Linked by moondevil on Wed 11th Jul 2012 22:49 UTC
Mac OS X Ars Technica is reporting that certain 64bit Mac models won't be able to run Mountain Lion. The problem is the graphic card drivers; these are still 32bit, and Apple is unwilling to update them to 64bit. A 64bit kernel can't load 32bit drivers, so that's that. Apple has a list of supported models on their Mountain Lion upgrade page, so you can easily check if your computer is capable of running Mountain Lion.
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RE[4]: No biggie
by Alfman on Thu 12th Jul 2012 14:41 UTC in reply to "RE[3]: No biggie"
Alfman
Member since:
2011-01-28

Neolander,

Your links were a good read. The second one about the MAC boot process was eye-opening, wow are there a lot of dependencies. I'm not sure why apple would stray from a vanilla EFI implementation.

One parenthesised comment came up though and I think it's particularly relevant to a discussion of running 32/64bit OSes together.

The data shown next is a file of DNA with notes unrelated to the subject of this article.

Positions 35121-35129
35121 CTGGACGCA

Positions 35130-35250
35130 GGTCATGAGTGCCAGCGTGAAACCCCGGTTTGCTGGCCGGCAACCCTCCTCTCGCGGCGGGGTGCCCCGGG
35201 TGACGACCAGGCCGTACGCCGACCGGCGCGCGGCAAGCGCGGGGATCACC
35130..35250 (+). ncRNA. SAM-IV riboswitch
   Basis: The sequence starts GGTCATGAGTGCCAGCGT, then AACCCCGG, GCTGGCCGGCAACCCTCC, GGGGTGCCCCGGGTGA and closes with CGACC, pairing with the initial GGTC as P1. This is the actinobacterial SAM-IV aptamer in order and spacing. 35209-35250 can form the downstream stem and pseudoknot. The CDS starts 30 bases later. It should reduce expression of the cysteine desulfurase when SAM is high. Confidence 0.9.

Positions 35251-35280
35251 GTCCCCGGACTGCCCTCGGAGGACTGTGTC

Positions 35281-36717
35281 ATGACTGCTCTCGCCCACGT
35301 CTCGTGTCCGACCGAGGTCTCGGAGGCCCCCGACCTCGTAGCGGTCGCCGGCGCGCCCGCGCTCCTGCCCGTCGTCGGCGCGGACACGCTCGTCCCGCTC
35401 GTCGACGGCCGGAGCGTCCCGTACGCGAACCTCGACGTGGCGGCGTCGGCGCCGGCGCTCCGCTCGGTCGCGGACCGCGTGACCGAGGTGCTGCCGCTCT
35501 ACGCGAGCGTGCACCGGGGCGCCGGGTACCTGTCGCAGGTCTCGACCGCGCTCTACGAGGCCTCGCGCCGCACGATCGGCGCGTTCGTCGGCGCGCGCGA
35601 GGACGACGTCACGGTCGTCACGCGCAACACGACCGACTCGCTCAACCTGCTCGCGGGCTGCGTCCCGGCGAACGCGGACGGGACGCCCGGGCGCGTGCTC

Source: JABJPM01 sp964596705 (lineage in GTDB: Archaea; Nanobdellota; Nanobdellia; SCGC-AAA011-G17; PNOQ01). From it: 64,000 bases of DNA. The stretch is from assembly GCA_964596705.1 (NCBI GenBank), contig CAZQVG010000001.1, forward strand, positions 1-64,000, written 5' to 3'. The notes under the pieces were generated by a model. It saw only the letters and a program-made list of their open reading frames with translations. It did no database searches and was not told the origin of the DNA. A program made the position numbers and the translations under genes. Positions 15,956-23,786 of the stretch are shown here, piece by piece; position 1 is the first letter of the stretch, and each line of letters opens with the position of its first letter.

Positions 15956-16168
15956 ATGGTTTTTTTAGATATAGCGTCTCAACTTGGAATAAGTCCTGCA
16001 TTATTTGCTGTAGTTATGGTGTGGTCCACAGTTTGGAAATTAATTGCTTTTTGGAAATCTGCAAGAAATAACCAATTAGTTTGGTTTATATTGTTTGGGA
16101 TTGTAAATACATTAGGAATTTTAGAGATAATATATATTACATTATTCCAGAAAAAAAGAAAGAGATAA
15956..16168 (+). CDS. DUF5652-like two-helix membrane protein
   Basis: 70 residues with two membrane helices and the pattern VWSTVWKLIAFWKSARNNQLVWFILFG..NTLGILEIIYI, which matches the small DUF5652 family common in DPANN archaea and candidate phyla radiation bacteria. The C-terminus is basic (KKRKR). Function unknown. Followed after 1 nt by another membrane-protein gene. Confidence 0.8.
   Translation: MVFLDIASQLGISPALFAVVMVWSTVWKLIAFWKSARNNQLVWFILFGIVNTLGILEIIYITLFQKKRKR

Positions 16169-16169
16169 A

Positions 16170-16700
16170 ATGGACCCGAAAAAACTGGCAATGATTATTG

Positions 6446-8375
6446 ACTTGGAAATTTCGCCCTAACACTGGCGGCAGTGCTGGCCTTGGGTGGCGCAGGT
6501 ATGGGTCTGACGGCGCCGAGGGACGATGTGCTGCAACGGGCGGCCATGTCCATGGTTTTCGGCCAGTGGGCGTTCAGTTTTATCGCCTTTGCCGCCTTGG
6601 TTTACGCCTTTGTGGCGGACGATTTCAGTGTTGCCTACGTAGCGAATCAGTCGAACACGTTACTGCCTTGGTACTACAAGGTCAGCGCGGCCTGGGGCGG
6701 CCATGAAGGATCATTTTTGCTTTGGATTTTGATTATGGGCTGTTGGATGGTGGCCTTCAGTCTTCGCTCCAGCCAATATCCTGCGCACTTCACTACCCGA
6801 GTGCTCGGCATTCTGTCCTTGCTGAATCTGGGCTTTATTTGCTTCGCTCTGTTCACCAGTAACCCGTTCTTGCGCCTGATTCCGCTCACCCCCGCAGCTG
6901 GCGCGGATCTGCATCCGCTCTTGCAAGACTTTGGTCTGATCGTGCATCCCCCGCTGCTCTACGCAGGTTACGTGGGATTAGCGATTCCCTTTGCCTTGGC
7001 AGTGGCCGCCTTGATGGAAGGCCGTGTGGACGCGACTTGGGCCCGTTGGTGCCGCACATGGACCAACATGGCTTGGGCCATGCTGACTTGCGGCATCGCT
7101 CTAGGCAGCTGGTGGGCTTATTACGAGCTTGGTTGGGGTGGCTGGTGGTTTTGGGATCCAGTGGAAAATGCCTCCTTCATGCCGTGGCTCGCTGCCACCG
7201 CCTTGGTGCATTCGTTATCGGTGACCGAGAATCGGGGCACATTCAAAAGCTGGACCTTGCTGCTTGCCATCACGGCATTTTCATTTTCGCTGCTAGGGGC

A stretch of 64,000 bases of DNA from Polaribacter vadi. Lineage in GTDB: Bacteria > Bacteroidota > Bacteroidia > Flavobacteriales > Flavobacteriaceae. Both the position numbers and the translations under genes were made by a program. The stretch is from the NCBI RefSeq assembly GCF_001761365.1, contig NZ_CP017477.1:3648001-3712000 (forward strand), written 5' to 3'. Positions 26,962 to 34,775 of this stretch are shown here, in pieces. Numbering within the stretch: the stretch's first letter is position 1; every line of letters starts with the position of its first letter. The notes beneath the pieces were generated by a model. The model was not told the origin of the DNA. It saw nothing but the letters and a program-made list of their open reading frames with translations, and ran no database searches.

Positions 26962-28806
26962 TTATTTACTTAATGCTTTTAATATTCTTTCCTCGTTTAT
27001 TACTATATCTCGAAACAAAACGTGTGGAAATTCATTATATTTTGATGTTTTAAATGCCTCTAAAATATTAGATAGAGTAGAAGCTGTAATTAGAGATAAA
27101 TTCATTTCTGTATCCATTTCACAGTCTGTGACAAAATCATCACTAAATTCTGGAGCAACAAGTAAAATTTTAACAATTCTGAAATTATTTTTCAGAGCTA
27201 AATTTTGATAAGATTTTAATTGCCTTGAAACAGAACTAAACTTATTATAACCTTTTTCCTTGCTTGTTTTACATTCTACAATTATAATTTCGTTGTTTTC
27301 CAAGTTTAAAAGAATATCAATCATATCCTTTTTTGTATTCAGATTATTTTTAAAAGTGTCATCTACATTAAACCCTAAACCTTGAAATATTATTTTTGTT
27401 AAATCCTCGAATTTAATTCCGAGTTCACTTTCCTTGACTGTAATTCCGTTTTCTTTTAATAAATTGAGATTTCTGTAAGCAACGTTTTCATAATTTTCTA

"So then we have runtime services. EFI is, depending on how you want to look at it, either saner or much less sane than traditional BIOS access. The firmware gives you a bunch of function pointers and you then simply call them with native calling convention (this, incidentally, is why it's pretty much impossible to run a 32-bit OS on 64-bit EFI, or a 64-bit OS on a 64-bit system that happens to have 32-bit EFI)."

In theory, it shouldn't be too difficult to build a shim between 32bit and 64bit calling conventions. It might not be the most efficient solution, but I see no reason this shim couldn't be generated automatically from EFI function call prototypes.


A 64bit EFI should be able to handle zero padded 32bit OS pointers. The main question I have is whether the EFI data structures themselves change between 32bit and 64bit interfaces, because if they do then that rules out this simple trampoline approach.

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